This one for sure was way more nerve-wracking than any other. But for every one of my matches, I’ve always felt nervous.

Did [your coach] Sascha say anything to you to calm you down?

No [laughter]. I didn’t tell anyone I was nervous. The only person I told was my sister [Mari] and I called her in the morning, I called her at lunchtime, and I called her about three minutes before I was going to walk out on the court. So I was calling her a lot, like 24/7.

Was she helpful?

No! It’s tough out here.

What did she say three minutes before you went out on court?

She was just talking about random stuff, because I think she was trying to get me to loosen up. It did work, because for that split-second I did forget that I was about to play the final. I guess she finally did something as an older sister.

What did she say?

Well, she’s in Paris right now. She was showing me the baguettes [laughter].

Do you think your life changed today?

For now I didn’t really realize anything yet. The more days pass, then maybe I will. For now, it’s very new, and I haven’t really set foot outside of the tennis center.

Sascha said he liked your innocence and you and I had a funny back-and-forth about it. Do you think you can retain your fresh quality and not buy into all the hype around the tennis world?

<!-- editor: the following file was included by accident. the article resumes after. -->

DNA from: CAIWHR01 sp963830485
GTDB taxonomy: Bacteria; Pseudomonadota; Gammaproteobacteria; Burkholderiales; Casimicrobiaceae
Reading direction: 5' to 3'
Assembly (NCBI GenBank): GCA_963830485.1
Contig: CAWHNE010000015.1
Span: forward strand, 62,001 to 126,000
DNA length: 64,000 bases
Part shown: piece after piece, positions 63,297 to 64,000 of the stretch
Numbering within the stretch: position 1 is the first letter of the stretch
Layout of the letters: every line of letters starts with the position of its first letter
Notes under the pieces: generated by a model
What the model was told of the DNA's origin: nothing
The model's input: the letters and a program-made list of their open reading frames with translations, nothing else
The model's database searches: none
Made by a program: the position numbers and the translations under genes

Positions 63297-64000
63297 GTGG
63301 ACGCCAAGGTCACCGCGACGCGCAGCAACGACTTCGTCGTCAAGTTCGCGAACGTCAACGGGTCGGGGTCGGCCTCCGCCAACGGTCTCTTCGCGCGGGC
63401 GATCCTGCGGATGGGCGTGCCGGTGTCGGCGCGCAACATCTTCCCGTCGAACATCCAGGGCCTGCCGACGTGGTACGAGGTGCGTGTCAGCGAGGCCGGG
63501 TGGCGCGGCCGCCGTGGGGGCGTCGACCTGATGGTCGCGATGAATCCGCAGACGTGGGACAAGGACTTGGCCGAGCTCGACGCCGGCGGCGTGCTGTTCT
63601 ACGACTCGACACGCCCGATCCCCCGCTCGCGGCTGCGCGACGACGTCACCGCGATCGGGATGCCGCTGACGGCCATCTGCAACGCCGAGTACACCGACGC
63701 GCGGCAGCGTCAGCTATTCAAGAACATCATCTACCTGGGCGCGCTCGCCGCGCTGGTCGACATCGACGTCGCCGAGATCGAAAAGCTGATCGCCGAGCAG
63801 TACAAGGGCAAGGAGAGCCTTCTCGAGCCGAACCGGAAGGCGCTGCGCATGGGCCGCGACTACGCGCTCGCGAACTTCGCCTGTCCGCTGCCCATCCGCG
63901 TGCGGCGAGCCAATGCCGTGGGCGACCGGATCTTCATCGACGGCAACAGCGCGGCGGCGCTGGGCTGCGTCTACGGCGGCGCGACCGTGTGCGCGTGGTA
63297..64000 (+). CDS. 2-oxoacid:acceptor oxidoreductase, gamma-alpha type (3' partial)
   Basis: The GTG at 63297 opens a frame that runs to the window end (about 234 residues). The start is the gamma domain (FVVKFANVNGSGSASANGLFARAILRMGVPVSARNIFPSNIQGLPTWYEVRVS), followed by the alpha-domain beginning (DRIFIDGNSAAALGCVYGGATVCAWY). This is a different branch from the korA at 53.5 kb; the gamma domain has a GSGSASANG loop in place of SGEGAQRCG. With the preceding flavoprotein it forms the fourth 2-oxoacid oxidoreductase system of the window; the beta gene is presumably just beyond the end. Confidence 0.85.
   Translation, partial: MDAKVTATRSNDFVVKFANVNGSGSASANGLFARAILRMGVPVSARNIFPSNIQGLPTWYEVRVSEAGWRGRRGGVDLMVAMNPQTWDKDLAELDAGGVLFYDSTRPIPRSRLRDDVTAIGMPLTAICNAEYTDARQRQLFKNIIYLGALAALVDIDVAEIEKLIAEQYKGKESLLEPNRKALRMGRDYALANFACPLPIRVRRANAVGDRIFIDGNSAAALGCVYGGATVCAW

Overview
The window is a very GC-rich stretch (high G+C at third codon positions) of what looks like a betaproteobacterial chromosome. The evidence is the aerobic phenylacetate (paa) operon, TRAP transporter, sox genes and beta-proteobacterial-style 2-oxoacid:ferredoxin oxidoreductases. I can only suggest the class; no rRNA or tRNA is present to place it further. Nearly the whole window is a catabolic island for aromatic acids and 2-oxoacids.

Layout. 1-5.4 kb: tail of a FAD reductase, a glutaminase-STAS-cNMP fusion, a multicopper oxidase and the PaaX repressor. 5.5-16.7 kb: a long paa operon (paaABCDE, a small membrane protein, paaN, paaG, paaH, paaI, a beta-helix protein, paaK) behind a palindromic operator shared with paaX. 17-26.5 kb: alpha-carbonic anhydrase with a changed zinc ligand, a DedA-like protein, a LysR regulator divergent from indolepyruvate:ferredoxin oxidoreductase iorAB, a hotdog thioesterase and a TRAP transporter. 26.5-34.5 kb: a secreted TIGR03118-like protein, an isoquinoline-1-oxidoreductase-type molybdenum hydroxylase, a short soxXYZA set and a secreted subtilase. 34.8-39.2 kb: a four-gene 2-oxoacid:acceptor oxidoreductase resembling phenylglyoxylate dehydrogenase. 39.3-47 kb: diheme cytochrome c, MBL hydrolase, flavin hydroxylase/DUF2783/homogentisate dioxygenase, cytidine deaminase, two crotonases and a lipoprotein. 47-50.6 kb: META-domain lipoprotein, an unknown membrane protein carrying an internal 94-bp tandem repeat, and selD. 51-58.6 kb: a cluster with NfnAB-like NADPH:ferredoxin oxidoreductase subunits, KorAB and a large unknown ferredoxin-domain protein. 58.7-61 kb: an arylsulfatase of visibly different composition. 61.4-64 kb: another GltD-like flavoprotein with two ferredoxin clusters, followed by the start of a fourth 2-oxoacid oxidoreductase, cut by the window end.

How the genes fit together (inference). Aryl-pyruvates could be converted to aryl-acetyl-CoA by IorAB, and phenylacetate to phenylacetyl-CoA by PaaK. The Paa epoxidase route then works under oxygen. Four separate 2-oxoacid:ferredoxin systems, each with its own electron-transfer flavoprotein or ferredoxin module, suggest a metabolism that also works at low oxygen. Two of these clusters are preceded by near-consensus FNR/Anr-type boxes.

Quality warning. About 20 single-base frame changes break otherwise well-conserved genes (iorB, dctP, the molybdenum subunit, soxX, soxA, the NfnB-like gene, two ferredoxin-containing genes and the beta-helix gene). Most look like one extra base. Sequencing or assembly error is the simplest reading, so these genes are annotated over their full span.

When you said “fresh quality” I went to this image of me in a Ziplock bag. For me, it’s very hard to not be the way that I am. So, when people say that people change, I don’t think that will ever happen to me. Mainly because of the people that surround me. So yes I think I will retain the fresh quality.

After he won the US Open, Australian Patrick Rafter was asked if he was going to change and he said, “No, I’ll stay the same old bag of crap.” Not to put a negative spin on it, but you think you will stay true to yourself.

Yeah, I’ve lived 20 years being this way, so I think I’m just going to keep on doing the same things.

Your dad saw Serena playing and that’s what decided you guys playing?

I think it was Serena and Venus playing doubles.

Did Sascha tell you any technical things about Serena that helped?

For me it really helps if he says that I hit harder than somebody…it helps if he reassures me like that, that it’s ok to play the way that I’m playing, because he’s hit with so many other people. For me that was one of the most important things.

Naomi, on court you mentioned how much your parents sacrificed.